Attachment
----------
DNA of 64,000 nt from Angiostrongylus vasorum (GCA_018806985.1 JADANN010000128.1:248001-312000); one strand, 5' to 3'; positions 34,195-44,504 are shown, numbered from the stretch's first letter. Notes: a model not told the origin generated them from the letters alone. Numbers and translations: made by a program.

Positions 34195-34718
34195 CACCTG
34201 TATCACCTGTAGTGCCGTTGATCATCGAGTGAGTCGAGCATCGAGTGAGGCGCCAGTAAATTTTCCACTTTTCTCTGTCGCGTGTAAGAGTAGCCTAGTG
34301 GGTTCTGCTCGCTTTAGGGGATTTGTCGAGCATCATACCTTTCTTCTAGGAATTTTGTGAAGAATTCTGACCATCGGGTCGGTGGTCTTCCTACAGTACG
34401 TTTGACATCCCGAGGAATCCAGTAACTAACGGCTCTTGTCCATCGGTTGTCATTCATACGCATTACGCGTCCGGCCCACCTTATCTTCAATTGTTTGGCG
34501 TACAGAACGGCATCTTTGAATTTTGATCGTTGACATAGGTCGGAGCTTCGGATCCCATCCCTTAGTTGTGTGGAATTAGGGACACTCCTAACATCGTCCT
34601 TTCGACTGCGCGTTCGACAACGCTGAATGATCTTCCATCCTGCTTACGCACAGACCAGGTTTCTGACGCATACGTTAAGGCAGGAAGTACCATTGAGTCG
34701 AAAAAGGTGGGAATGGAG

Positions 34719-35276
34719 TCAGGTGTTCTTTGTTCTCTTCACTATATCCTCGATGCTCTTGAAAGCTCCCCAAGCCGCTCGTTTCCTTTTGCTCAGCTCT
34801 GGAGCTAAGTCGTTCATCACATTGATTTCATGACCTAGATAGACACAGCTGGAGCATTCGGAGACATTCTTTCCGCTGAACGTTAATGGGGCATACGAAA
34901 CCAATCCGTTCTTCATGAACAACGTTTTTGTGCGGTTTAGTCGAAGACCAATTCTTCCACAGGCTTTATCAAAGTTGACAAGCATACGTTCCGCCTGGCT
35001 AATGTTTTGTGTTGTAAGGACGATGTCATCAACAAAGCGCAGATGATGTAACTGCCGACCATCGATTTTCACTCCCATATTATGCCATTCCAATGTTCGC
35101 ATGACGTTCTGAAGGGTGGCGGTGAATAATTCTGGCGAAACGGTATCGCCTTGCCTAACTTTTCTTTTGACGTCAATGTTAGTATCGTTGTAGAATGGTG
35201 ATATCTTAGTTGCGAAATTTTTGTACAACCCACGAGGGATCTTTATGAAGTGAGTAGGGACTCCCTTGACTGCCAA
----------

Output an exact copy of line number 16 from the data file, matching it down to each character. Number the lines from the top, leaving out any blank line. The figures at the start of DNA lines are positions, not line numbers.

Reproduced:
35201 ATATCTTAGTTGCGAAATTTTTGTACAACCCACGAGGGATCTTTATGAAGTGAGTAGGGACTCCCTTGACTGCCAA